Over the last 12 years, I have visited hundreds of end-user sites to assist with the specification of enclosures and relevant cooling and power distribution products.
During that time, it has become all too apparent that most enclosures (whatever the application) are selected primarily for their IP rating. Unfortunately, it’s a misconception that an IP rating is fundamentally the most important feature of an enclosure. While IP is very important, the overall design of the enclosure must also be considered if the enclosure is to deliver against the specification and fulfil the brief.
This is particularly true of an environment such as food and beverage, where an IP rating that matches the harsh washdown procedures is vital, but there are other considerations that are just as important.
Over the years, I have seen:
- enclosures that are filled with water and foodstuffs (despite the IP rating)
- enclosures with metal lock parts missing,
- enclosures specified by material only (stainless)
- and (worst of all), enclosures chosen on the basis of cost alone
Given that one of the biggest concerns in the food and beverage sector is lowering the risk of bacterial- and cross- contamination, I find it hard to understand why more end-users don’t address these issues. Still more, why they continue to specify products that don’t meet hygiene standards and are sub-standard for the application from the get-go?
The first question of course is, whose responsibility is it to select the right product? The Electrical Engineer? The Production Manager? The Hygiene Officer? Or the Maintenance Engineer?
As a responsible supplier, we will try and educate customers as which is the right product for their application so that when they do make their choice, it’s an informed decision.
A standard enclosure is typically built to prevent dust ingress and to protect the installed equipment. This is equally applicable to Hygienic Design (HD) enclosures except that any specification needs to consider much more than just those few factors.
In a food manufacturing environment, there are specific inner zones where hygiene has highest priority. These zones are where open processing of the food takes place and because of this, these areas are cleaned deeply and thoroughly. High-power hot jets of water will typically cover the production lines and any equipment in or around it, while chemicals can also be used to eliminate bacteria. So, if the equipment in that space isn’t designed for those sorts of conditions then the outcome will be degradation, down-time and (worst case) foodstuff and bacteria still being present.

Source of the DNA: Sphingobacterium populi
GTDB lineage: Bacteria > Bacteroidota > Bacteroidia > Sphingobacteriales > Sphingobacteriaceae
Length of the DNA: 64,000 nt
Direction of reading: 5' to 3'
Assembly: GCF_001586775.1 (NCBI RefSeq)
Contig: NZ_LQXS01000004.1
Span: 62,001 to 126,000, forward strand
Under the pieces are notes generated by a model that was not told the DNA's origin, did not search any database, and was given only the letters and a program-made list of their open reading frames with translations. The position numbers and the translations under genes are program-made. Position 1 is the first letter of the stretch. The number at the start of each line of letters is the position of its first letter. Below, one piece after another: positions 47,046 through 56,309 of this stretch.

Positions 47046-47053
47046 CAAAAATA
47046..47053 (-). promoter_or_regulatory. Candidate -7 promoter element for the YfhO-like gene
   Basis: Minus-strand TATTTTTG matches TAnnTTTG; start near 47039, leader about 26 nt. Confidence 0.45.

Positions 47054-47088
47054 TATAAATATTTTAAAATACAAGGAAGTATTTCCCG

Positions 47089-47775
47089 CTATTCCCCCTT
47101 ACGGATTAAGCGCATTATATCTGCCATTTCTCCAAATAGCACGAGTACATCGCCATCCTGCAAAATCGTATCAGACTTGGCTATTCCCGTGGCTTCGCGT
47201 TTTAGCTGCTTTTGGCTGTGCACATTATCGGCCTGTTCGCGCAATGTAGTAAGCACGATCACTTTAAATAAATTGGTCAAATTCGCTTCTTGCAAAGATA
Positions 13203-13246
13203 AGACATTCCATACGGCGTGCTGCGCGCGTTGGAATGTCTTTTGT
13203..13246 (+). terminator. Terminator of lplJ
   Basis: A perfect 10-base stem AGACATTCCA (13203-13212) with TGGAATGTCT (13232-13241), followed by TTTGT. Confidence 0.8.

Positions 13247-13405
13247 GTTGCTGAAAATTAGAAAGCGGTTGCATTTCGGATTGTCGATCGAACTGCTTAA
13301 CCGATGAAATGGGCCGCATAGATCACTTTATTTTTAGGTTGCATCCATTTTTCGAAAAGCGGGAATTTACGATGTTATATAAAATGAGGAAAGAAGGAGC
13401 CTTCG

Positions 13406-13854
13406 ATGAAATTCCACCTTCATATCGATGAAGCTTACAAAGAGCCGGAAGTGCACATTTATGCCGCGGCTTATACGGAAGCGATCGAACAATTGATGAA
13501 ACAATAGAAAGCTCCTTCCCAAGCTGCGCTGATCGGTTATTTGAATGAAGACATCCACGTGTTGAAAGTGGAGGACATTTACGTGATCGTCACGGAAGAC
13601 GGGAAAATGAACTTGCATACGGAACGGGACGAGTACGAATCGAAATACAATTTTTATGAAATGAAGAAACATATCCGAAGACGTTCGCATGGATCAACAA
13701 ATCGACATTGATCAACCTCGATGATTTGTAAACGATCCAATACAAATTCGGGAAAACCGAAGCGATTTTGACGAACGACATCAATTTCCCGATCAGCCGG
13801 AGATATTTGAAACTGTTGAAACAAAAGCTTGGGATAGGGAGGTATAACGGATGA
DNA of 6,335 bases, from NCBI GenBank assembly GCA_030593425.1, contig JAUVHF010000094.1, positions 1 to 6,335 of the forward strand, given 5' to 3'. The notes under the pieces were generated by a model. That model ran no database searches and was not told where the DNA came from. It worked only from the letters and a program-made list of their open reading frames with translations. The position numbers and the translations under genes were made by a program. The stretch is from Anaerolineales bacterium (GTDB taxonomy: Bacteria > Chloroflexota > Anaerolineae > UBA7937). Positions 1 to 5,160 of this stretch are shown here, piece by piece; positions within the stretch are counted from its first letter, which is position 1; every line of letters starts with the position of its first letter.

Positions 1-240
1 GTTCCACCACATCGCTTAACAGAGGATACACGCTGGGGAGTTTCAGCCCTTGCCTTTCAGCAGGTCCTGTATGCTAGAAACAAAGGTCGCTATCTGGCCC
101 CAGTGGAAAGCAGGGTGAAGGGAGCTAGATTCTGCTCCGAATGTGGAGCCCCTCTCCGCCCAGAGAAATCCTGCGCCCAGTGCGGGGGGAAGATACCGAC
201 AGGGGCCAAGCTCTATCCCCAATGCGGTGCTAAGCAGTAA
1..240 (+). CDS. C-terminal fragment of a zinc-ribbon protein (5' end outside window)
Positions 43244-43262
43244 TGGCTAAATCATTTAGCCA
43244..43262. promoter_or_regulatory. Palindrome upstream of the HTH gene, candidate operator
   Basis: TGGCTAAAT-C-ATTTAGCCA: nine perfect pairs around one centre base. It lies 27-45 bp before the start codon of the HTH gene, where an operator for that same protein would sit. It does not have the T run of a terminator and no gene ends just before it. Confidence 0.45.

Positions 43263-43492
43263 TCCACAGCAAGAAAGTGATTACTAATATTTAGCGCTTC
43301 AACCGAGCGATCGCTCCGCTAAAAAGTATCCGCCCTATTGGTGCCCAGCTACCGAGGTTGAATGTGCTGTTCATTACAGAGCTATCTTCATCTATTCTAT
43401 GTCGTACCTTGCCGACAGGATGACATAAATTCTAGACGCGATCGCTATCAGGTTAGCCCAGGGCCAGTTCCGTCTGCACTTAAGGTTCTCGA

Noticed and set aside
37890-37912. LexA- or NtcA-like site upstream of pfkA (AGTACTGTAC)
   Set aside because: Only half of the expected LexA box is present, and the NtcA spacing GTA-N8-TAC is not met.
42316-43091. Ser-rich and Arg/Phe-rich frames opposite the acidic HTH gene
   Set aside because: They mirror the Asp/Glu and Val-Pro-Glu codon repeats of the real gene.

Door Seals: The seals on standard enclosures are designed to keep out wind and driving rain, not high-pressure hot water. In this type of environment, they will only withstand so much before they breakdown and start to allow water into the enclosure. The water will impact the components within the enclosure and increase the risk of stopping production.
I’ve seen many enclosures where the seals have broken down over time and the washdown cleaning process has then forced foodstuff into them. This then becomes a breeding ground for bacteria.
External Design: Standard enclosures are usually designed to be placed inside a factory and not in a space where there is likely to be water.
In fact, standard enclosure design makes deep cleaning near impossible. This includes hinges, door locks, cable glands and plinths, all of which have areas where foodstuff can congregate.
A specially designed HD enclosure addresses these issues.
HD enclosure will have wall brackets that are round and smooth, a door with a sloping upper edge to prevent water collecting on it which could erode the seal, and cable glands with interior threads so the outer surface is smooth.
Electrical enclosures are a fundamental part of the production line but are usually overlooked as just a ‘metal box’.
This ’metal box’ houses the heart of the production line; it protects thousands of pounds worth of equipment and ensures that production lines keep running, preventing downtime. It also keeps staff members safe from electrical components, and in specific applications, it should be sympathetic to its environment.
One size doesn’t fit all as they say, the wrong enclosure could do more harm than good and ultimately create more problems.
Selecting the right product for the right application means time and attention can be focused elsewhere, giving manufacturers lasting peace of mind.